The 3rd Supreme Command. Romania's entry into the war had brought about decisive changes in the command of the Central Powers. When, on August 29, 1916, Marshal von Hindenburg was appointed chief of staff of the field army and the Kaiser made General Ludendorff first quartermaster general, this change had been welcomed by the army and the civilian population. Since the battle of Tannenberg, Hindenburg, along with his close associate Ludendorff, had been looked upon as if they alone were the only genuine leaders of armies in battle. Bethmann Hollweg said, "The people would have felt themselves deceived as regards their strongest force if our military destiny had not been entrusted to him." Ludendorff requested that the smooth cooperation between Hindenburg and himself should now receive open expression by his being made fully coresponsible for all decisions and measures. This was an unusual solution, which was against every tradition of the general staff; it was also contrary to the normal practice of clearly assigning the responsibility which the commander and not his advisor had to bear. Ludendorff's request was particularly strange, for one would think that his desire to participate in military glory would have been limited by the extremely difficult military and political situation of the Central Powers, which held out little hope for a victorious end to the war. It cannot be denied that the 3rd Supreme Command made very energetic efforts at maintaining and strengthening the fighting power of the army and the capacity of the civilian population to hold out. Nonetheless, several measures had already been planned or prepared by its predecessors.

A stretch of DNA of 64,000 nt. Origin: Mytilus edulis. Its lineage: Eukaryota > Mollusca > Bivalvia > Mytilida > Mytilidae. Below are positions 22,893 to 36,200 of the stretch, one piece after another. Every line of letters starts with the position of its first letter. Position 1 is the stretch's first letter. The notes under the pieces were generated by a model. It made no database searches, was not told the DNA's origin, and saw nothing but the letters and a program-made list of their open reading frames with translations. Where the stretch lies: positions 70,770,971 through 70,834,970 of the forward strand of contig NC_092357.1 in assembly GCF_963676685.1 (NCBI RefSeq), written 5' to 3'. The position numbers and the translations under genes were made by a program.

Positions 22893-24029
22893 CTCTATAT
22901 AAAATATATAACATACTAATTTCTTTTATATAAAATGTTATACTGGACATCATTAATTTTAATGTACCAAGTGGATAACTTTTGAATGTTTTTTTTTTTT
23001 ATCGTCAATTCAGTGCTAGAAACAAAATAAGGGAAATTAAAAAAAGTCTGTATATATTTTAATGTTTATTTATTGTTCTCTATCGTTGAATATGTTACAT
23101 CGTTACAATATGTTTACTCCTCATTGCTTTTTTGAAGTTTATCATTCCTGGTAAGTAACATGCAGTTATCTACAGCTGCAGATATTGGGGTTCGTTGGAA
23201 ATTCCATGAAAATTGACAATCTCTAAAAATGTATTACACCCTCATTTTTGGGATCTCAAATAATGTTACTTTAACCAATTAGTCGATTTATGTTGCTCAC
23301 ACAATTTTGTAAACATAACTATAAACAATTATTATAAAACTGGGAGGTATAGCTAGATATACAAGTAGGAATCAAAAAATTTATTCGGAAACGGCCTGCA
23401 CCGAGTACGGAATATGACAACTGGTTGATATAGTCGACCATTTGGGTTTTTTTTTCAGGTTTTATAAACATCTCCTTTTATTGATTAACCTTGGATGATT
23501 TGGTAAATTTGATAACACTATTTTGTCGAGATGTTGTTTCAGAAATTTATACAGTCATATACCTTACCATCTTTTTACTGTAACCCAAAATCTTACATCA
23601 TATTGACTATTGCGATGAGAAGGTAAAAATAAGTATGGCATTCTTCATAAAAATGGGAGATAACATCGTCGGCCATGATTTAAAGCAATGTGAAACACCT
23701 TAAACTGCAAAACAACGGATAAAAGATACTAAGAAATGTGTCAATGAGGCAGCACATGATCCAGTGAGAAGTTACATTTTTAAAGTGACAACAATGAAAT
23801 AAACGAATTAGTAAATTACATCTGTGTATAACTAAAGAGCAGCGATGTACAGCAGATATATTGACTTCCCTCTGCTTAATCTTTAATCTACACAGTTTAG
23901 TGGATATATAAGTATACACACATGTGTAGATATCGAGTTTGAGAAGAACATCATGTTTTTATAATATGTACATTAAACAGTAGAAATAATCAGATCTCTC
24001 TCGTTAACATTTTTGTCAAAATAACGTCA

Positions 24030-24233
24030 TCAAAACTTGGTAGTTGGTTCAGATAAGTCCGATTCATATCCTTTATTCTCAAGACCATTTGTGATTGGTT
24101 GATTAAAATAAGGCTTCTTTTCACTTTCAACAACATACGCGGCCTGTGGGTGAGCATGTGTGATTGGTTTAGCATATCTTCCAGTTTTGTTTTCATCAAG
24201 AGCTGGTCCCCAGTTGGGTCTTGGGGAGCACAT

Supreme Command of the Central Powers. Another significant change consisted of a series of steps leading toward the unification of the command of the Central Powers. On the western front, in addition to the 4th Army under Duke Albrecht of Wurttemberg, and the Army Groups of Crown Prince Rupprecht and the German Crown Prince, a commander in chief of the Coastal Defenses and of the Frontier Guards on the Dutch border was established. On the eastern front, Field Marshal Prince Leopold of Bavaria and Colonel Max Hoffman had replaced Hindenburg and Ludendorff. Their area of command extended to the Carpathian Mountains and included the Austro- Hungarian units in that area. Further to the south, there was the